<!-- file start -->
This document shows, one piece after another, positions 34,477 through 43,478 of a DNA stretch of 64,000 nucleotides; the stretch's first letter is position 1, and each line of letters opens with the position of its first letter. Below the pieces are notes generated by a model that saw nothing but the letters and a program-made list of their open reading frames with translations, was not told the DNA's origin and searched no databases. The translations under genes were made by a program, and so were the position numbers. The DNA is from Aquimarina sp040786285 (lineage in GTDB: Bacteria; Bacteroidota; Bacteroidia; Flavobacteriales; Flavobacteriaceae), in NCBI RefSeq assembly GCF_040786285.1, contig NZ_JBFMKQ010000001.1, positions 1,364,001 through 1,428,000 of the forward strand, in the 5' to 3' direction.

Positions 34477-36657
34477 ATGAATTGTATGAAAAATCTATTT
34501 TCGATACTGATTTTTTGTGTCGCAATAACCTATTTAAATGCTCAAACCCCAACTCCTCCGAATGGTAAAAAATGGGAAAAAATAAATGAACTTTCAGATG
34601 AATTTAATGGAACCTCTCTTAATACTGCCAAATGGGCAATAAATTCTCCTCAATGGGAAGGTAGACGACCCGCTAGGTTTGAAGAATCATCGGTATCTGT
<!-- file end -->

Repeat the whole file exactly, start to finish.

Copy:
This document shows, one piece after another, positions 34,477 through 43,478 of a DNA stretch of 64,000 nucleotides; the stretch's first letter is position 1, and each line of letters opens with the position of its first letter. Below the pieces are notes generated by a model that saw nothing but the letters and a program-made list of their open reading frames with translations, was not told the DNA's origin and searched no databases. The translations under genes were made by a program, and so were the position numbers. The DNA is from Aquimarina sp040786285 (lineage in GTDB: Bacteria; Bacteroidota; Bacteroidia; Flavobacteriales; Flavobacteriaceae), in NCBI RefSeq assembly GCF_040786285.1, contig NZ_JBFMKQ010000001.1, positions 1,364,001 through 1,428,000 of the forward strand, in the 5' to 3' direction.

Positions 34477-36657
34477 ATGAATTGTATGAAAAATCTATTT
34501 TCGATACTGATTTTTTGTGTCGCAATAACCTATTTAAATGCTCAAACCCCAACTCCTCCGAATGGTAAAAAATGGGAAAAAATAAATGAACTTTCAGATG
34601 AATTTAATGGAACCTCTCTTAATACTGCCAAATGGGCAATAAATTCTCCTCAATGGGAAGGTAGACGACCCGCTAGGTTTGAAGAATCATCGGTATCTGT